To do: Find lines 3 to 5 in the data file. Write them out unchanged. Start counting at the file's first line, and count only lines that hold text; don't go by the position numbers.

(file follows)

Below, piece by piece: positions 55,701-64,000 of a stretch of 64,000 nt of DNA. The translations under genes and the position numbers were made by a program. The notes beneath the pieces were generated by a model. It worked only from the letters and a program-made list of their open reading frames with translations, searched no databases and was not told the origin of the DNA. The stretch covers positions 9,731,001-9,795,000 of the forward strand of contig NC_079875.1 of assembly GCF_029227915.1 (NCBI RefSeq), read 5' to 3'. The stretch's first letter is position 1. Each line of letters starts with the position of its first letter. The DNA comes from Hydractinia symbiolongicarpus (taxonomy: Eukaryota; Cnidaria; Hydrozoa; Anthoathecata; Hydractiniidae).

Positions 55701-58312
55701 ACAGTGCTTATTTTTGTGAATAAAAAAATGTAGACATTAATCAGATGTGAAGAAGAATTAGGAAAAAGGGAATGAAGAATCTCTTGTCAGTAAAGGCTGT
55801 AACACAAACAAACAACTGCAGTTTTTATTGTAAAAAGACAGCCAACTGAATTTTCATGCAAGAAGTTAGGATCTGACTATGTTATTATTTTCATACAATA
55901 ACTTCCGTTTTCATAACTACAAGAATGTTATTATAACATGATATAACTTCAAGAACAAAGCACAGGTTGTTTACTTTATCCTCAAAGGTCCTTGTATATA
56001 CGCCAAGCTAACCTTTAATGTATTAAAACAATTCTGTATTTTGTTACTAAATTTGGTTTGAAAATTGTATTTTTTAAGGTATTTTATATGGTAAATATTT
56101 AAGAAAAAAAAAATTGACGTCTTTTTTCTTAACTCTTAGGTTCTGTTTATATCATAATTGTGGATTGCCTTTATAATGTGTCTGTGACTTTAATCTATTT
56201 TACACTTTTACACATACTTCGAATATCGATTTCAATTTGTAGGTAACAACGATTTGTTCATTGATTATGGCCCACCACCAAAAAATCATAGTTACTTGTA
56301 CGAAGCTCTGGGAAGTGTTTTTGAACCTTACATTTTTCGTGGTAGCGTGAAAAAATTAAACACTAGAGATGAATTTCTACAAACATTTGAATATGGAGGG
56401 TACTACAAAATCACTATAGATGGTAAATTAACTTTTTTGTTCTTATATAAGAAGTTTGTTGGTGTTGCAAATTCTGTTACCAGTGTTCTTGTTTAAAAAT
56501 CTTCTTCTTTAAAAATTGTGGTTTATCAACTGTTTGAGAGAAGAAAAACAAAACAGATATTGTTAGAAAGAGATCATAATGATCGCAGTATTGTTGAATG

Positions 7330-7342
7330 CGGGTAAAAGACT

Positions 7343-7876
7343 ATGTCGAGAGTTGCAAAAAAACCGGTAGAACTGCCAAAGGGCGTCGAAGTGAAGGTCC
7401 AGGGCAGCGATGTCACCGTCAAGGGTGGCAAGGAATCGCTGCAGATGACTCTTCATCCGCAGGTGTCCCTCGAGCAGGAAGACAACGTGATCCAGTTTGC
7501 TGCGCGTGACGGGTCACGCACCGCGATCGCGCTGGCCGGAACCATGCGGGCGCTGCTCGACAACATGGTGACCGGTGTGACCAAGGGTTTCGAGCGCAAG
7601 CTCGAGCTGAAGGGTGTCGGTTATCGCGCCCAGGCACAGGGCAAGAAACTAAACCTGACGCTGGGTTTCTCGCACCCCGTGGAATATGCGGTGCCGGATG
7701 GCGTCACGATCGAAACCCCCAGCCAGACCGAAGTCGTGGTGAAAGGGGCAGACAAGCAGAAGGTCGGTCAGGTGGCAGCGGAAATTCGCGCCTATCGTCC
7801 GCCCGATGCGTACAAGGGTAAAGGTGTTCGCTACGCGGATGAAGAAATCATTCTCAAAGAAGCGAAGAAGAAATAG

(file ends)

55701 ACAGTGCTTATTTTTGTGAATAAAAAAATGTAGACATTAATCAGATGTGAAGAAGAATTAGGAAAAAGGGAATGAAGAATCTCTTGTCAGTAAAGGCTGT
55801 AACACAAACAAACAACTGCAGTTTTTATTGTAAAAAGACAGCCAACTGAATTTTCATGCAAGAAGTTAGGATCTGACTATGTTATTATTTTCATACAATA
55901 ACTTCCGTTTTCATAACTACAAGAATGTTATTATAACATGATATAACTTCAAGAACAAAGCACAGGTTGTTTACTTTATCCTCAAAGGTCCTTGTATATA